Braid Hills, Edinburgh, Midlothian

Cup-and-Ring Stone:  OS Grid Reference – NT 251 696

Archaeology & History

Braid Hills carving

This is a fine-looking old cup-and-ring stone!  Although no longer in situ (one of those really important golf courses needed to be built, so it had to go!), the 3 or 4 cup-and-rings seen here, carved at the end of what look like some sort of ‘stalks’, emerging from a distinctive radial under-curve, gave me a somewhat anthropomorphic impression of chaps in a boat — perhaps sailing into the Firth o’ Forth a short distance away! The Scottish Royal Commission (1929) report said the following of the stone:

“In 1897 a boulder of white sandstone with cup-and-ring markings on its surface was discovered on the Braid Hills golf course, and it was later presented to the National Museum of Antiquities.  The stone measures almost 3 feet by 1 foot 9 inches, by 1 foot thick and is roughly oblong.  The markings comprise seven cups in all, and at least three of these are completely surrounded by a ring and cut by a radial channel.”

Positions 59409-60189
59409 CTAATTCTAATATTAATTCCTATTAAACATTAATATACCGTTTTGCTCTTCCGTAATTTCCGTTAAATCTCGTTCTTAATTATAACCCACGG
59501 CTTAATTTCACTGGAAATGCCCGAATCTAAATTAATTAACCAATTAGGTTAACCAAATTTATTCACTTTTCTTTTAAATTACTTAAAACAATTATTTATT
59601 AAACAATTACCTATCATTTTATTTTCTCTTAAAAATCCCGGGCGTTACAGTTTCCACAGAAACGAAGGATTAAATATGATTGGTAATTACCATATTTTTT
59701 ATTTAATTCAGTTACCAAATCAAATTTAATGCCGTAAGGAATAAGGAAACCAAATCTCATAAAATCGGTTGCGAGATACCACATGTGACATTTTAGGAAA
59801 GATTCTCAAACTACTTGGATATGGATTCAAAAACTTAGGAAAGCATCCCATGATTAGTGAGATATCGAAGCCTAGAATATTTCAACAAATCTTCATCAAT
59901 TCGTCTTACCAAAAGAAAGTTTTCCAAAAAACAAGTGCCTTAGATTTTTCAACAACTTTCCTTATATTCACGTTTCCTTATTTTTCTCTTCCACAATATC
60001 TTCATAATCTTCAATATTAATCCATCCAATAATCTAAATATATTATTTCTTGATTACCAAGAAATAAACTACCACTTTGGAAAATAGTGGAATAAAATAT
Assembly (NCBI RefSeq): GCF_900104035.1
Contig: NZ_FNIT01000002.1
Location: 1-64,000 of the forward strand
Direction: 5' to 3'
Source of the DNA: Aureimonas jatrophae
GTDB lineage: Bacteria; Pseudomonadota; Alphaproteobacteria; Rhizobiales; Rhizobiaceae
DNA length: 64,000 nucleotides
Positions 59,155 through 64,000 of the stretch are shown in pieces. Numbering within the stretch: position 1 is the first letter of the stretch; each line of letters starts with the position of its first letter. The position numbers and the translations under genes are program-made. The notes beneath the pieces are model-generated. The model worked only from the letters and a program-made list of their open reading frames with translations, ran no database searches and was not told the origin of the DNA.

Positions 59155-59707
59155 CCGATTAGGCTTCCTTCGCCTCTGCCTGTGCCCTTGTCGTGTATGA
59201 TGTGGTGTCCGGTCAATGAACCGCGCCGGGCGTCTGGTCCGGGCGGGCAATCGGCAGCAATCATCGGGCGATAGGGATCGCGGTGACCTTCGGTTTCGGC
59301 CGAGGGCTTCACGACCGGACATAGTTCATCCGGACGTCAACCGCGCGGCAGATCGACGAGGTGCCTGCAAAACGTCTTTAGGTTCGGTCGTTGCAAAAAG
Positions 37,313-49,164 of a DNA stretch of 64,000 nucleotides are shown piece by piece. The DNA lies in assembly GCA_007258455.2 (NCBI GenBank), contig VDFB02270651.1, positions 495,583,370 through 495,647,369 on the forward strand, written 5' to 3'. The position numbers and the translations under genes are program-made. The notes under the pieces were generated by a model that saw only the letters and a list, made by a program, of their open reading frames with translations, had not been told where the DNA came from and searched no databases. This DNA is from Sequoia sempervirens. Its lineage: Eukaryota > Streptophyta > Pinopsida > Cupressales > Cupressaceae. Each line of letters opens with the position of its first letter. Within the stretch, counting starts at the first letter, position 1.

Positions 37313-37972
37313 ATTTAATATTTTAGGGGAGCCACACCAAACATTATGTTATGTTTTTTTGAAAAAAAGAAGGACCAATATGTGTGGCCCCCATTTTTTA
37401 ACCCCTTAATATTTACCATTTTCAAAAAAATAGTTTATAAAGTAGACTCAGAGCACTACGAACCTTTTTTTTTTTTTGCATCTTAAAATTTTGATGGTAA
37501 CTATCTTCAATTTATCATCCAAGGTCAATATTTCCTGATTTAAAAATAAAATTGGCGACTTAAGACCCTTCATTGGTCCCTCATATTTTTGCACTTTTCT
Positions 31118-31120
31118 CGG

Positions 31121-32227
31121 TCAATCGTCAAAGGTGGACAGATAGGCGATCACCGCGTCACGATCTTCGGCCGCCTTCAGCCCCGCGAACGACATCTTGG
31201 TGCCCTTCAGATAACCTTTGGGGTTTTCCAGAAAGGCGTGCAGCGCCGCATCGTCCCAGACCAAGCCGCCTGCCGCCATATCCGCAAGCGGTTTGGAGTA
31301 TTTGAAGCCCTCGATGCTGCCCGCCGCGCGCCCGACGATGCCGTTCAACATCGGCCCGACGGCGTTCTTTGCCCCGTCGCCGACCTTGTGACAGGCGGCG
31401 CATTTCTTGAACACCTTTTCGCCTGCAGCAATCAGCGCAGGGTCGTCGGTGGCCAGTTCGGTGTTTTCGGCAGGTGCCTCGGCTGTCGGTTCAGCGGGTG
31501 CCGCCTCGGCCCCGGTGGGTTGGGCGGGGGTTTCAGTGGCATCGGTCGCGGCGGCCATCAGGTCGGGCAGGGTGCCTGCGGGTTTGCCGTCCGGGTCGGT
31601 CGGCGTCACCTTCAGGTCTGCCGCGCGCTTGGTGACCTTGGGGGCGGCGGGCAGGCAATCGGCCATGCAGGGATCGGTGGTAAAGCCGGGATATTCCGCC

Although nothing was said in the RCAHMS account, the stone gives one the impression it was associated with a tomb.  And I know it aint the same, but when I first saw this carving, it reminded me of the Ri Cruin carving in Kilmartin, Argyll.  It’s the potential “boat” feature that did it for me!


  1. Royal Commission on the Ancient & Historical Monuments of Scotland, Inventory of Monuments and Constructions in the Counties of Midlothian and West Lothian, HMSO: Edinburgh 1929.

© Paul Bennett, The Northern Antiquarian

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